It’s World Mental Health Day on October 10th 2018.
Mental Health is an issue extremely close to my heart. Like the 1 in 4 people in the UK will at some point in their lives, I have had my own mental health experiences and difficulties, although fortunately I have been able to access services that enable me to lead a 'normal' and fulfilled life. But for many people with learning disabilities who experience mental health problems, this is not the case. According to the Foundation for People with Learning Disabilities, between 25% and 40% of people with learning disabilities experience mental health problems; higher than the national average for those who do not have learning disabilities. This is a huge proportion. Yet many of this 25% - 40% are not accessing the vital mental health services available who could support people to improve their mental health. Often, those people with learning disabilities who have mental health problems are misdiagnosed as a characteristic of their learning disability. This gross error undoubtedly leads to further anguish and the continued development of an individual’s mental health issues.
People with learning disabilities have a higher rate of associated health conditions than those who do not have learning disabilities. In fact, they are about 2.5 times more likely to have physical health problems, which generally receive more accurate diagnosis and treatment. We need to reach a parity of support between physical health and mental health services for people with learning disabilities. (Source - http://disability-studies.leeds.ac.uk/DRC-Health-FI-main.pdf )
Simultaneously, many people with learning disabilities who have been diagnosed with mental health problems have not had their diagnosis reviewed for long periods of time. Whilst many people with learning disabilities have access to annual health reviews, mental health check-ups are often excluded from this assessment. This leads to an exclusion of re-assessment (as well as initial assessment). One of the consequences of this can be unnecessary long-term medication use. For example, there have been countless incidents of people being prescribed anti-psychotic drugs for years without the medication being re-assessed, and without exploring other options for treatment such as positive behaviour support. NHS England described this as “over-medicating” after a report that was published in July 2017 estimated that nearly “35,000 people with learning disabilities are being prescribed strong anti-psychotic medication without justification” (Source: http://www.theguardian.com/social-care-network/2015/jul/21/learning-disabilities-medication-pbs ). Too often has medication been the safety net for what is deemed to be ‘challenging behaviour’.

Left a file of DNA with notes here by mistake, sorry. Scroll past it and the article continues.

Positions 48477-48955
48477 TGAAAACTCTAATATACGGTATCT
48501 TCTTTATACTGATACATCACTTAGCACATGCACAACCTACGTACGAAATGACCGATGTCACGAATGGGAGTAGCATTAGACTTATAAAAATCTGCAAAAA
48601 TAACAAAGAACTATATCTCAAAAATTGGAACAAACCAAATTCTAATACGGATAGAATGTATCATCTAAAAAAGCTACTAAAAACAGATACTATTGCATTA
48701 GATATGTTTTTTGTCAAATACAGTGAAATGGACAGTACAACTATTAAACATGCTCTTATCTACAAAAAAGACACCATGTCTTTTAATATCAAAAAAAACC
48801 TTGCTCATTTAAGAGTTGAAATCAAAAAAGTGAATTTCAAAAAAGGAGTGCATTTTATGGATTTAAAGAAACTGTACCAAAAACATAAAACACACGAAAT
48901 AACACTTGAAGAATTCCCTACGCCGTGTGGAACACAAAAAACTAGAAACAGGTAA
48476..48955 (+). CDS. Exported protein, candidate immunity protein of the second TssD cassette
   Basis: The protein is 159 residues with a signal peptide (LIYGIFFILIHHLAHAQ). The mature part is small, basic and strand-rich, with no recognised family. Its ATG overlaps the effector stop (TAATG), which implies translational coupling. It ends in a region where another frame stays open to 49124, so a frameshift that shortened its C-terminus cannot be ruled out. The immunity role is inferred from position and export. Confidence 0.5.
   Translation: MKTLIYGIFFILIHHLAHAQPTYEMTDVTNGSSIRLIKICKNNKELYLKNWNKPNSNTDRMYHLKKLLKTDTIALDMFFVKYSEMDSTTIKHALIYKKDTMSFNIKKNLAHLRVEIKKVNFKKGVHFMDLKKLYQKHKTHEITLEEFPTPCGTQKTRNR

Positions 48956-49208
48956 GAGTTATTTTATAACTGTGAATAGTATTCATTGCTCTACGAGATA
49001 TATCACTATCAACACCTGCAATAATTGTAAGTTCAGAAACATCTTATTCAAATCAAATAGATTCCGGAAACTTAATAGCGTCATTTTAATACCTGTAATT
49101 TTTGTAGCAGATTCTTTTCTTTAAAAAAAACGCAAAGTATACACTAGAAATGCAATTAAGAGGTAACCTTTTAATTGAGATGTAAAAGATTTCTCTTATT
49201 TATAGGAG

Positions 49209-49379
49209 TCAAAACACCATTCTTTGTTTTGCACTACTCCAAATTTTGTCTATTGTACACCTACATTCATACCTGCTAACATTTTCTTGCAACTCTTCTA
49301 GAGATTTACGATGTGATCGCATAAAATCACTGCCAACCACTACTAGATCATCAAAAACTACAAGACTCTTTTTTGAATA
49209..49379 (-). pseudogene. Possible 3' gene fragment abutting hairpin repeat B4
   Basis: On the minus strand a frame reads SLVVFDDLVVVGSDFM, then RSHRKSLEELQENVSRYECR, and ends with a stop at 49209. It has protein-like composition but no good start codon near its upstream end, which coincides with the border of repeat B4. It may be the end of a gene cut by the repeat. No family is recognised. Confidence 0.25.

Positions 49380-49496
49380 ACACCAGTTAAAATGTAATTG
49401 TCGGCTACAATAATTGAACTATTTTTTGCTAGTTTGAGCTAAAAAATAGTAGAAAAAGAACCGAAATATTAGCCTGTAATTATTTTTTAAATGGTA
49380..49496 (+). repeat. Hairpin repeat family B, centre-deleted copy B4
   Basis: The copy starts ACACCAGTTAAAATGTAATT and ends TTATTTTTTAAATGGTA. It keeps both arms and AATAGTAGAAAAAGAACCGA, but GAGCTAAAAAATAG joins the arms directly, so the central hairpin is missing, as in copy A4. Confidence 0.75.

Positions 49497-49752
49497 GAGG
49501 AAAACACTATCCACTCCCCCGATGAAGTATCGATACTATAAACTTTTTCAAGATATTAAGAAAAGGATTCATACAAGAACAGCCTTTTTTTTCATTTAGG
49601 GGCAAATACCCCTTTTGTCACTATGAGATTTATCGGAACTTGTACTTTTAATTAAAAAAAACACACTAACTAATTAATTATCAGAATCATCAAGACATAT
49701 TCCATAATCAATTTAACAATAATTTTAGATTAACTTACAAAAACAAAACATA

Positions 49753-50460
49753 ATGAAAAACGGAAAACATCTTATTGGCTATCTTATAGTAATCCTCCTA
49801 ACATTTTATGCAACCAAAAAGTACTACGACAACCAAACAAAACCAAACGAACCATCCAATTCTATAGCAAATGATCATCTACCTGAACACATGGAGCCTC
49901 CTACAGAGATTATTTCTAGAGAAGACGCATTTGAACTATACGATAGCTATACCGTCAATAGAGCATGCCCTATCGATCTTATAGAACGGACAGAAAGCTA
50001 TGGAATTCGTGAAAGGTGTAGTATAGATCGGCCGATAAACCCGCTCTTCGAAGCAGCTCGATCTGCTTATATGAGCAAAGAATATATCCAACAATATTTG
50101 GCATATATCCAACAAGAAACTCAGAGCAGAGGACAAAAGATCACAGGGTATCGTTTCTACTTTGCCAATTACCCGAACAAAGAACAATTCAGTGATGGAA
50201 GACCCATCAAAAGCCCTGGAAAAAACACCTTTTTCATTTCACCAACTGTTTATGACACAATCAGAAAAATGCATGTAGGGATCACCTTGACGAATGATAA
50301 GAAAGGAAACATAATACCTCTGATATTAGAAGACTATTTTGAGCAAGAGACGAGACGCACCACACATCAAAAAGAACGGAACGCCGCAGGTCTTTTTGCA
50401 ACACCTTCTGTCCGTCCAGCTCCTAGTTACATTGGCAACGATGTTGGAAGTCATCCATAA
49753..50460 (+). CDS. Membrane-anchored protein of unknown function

So, what needs to happen?
Most importantly, organisations need to sign up to the STOMP initiative (Stopping the Over-Medication of People with Learning Disabilities, Autism, or both). The STOMP initiative aims to stop the over-use of psychotropic medication which has been prescribed in order to manage someone’s behaviour. Walsingham Support are currently signed up and have created an action plan to support the reduction in over-medication.
Mental health checks need to be included as part of an individual’s annual health check, at the very least. The same level of focus needs to be paid to mental health as physical health. With anywhere between 25%-40% experiencing mental health problems, this is an omission of care on a huge level. Medication used for mental health problems need to be regularly reviewed to ensure that individuals are not prescribed these long term leading to dependency, if it is not necessary. Whilst GPs may generally review medication once a year, some over-medicate when an individual’s behaviour is seen to be ‘challenging’ by others, or when it is assumed that an individual with a learning disability cannot partake in cognitive behavioural therapy.
Mental health services and learning disability services need to communicate and work together to provide holistic support to an individual. The roles and responsibilities of mental health and learning disability professionals needs to be clearly defined. Mental health services are legally required to make reasonable adjustments for people with learning disabilities, to enable them to access the services they need.
Services need to ensure that the support given is personalised, beginning with the assessment, through to specialist interventions and treatment, and ending with regular reviews. They should also ensure that they work with individuals and their circle of support so that care and treatment is person-centred.
We need to reach a point in time when people with learning disabilities are able to receive the same level of personalised support that I was able to receive in my time of need, in order to achieve their potential and live a fulfilled life.